Atlanta Gas Light Co. (AGL) reached an agreement with theGeorgia Public Service Commission (GPSC) last week to return to itspre-deregulation billing methods, avoiding a Feb. 3 Commissionhearing intended to charge the utility with disregarding marketconstraints in its rate-charging practices. The utility alsoagreed to refund $14.5 million to overcharged customers. Thereformed bills and the refunds will be sent out in February.

The agreement protects AGL from a more strict punishment fromthe GPSC, which was searching for a $25 million refund andre-regulation of rates. Along with the switch back to volumetricrates and the refund, the bill also requires the utility to charge$.40/therm in February and to use bill inserts, letters, and othermedia to educate customers about the rate changes.

“This billing fiasco has accelerated the customer switchingprocess,” said Commissioner Stan Wise. “This is the best way forcustomers to benefit from the unbundling. Re-regulating the [rates]would not have allowed for any refunds.” Wise added despite thisincident, the relationship between the GPSC and AGL is improving.

Ross Willis, an AGL spokesman, said $8 million of the refund washeaded to customers as part of the money left over from costsassociated with converting to a deregulated industry in November.All 1.4 million gas customers in the state will share this refund,which will amount to a $3.70 credit on gas bills in February. Theother $6.5 million is to be spread over 263,000 customers AGL hasidentified as the most damaged by the increase in rates. AGL stillhas 80% of the gas market in Georgia, despite 284,000 customersswitching to other marketers since November.

“This agreement accomplishes two of our main goals,” saidWillis. “Number one on our priority list was to eliminate customerconfusion. Now people will only be charged for what they use.Number two on our list was to demonstrate to the customers who weremost hurt by our rate changes that we did not mean any harm. Thehigh bills were caused by warm weather, but the customers still gothurt.”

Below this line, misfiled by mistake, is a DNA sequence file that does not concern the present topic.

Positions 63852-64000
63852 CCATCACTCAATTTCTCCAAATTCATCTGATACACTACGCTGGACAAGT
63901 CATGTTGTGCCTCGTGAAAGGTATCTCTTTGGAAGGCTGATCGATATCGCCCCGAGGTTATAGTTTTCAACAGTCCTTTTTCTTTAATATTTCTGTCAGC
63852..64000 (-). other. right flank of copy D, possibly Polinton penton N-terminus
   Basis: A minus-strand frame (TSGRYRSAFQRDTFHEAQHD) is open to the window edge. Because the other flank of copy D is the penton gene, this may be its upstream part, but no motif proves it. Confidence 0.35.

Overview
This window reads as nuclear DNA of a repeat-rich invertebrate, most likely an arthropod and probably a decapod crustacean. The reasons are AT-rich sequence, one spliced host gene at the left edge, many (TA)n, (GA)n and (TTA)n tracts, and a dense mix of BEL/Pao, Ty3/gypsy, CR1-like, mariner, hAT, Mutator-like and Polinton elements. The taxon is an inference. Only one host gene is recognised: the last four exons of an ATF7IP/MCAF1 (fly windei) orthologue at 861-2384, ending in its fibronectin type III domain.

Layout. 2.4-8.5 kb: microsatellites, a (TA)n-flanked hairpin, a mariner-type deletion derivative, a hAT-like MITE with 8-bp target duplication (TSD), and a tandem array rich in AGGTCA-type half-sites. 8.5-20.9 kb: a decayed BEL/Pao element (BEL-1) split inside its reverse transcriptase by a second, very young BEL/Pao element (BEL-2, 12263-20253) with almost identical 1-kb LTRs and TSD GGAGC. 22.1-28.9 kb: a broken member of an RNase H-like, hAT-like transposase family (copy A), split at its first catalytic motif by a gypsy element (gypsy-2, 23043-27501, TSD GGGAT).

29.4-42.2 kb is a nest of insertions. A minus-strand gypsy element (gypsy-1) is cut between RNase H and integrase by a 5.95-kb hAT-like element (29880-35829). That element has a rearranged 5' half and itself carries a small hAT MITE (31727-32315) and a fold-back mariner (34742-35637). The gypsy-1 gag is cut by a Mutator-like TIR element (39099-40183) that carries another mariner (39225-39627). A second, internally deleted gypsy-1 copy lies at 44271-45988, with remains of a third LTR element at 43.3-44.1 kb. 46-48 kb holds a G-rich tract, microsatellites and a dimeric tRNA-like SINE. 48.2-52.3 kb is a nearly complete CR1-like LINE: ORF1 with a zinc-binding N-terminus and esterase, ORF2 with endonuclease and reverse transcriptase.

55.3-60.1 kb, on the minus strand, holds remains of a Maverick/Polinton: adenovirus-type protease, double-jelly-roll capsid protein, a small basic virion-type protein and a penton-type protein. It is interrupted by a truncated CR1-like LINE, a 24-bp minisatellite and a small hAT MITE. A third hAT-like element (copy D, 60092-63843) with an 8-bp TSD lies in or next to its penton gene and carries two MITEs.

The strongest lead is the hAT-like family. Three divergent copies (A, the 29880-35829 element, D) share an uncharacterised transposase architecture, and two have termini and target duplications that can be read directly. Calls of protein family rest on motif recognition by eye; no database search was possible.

The change is the result of a public uproar concerning AGL’sdecision to switch from actual-usage billing to demand-basedbilling when the GPSC deregulated rates last November.Unfortunately for the company, it switched to the demand-basedsystem at a time when warm temperatures caused people to use verylittle gas. AGL also included reservation fees in the billingadjustment. “People were getting charged more and using less gas,”Willis said.

Responding to a public outcry which left phone lines to both theGPSC and AGL flooded, the Commission scheduled the Feb. 3 hearing.According to pre-hearing testimony from analysts and GPSC members,AGL was on track to overcharge its customer base $300 million bySeptember. “There was so much confusion, and communication was sobad, that going back to the old system is probably a good thing.”Willis added.

Although this agreement settles the issue, AGL will still haveto show up at the GPSC on Feb. 3, the company said. All the issuesof the original hearing have been resolved, but the GPSC will holdan open forum to educate the public on AGL’s billing methods. Thehearing is scheduled for 10 a.m.

John Norris

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